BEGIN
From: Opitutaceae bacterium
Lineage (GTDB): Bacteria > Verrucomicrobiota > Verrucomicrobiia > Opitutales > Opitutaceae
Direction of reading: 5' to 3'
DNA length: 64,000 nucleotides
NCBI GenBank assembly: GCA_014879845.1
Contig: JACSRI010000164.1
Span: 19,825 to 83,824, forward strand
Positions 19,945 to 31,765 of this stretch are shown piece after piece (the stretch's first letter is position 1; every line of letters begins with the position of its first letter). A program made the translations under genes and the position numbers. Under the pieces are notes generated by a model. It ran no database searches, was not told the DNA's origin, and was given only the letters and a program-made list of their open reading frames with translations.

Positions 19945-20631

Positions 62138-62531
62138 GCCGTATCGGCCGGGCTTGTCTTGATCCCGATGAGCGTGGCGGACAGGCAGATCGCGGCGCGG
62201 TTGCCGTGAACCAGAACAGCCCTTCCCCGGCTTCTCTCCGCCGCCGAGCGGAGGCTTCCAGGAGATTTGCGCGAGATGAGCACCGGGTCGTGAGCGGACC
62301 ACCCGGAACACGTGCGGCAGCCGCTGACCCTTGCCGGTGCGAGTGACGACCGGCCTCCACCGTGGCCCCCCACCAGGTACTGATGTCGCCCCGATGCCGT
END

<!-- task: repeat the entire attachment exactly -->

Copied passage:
From: Opitutaceae bacterium
Lineage (GTDB): Bacteria > Verrucomicrobiota > Verrucomicrobiia > Opitutales > Opitutaceae
Direction of reading: 5' to 3'
DNA length: 64,000 nucleotides
NCBI GenBank assembly: GCA_014879845.1
Contig: JACSRI010000164.1
Span: 19,825 to 83,824, forward strand
Positions 19,945 to 31,765 of this stretch are shown piece after piece (the stretch's first letter is position 1; every line of letters begins with the position of its first letter). A program made the translations under genes and the position numbers. Under the pieces are notes generated by a model. It ran no database searches, was not told the DNA's origin, and was given only the letters and a program-made list of their open reading frames with translations.

Positions 19945-20631

Positions 62138-62531
62138 GCCGTATCGGCCGGGCTTGTCTTGATCCCGATGAGCGTGGCGGACAGGCAGATCGCGGCGCGG
62201 TTGCCGTGAACCAGAACAGCCCTTCCCCGGCTTCTCTCCGCCGCCGAGCGGAGGCTTCCAGGAGATTTGCGCGAGATGAGCACCGGGTCGTGAGCGGACC
62301 ACCCGGAACACGTGCGGCAGCCGCTGACCCTTGCCGGTGCGAGTGACGACCGGCCTCCACCGTGGCCCCCCACCAGGTACTGATGTCGCCCCGATGCCGT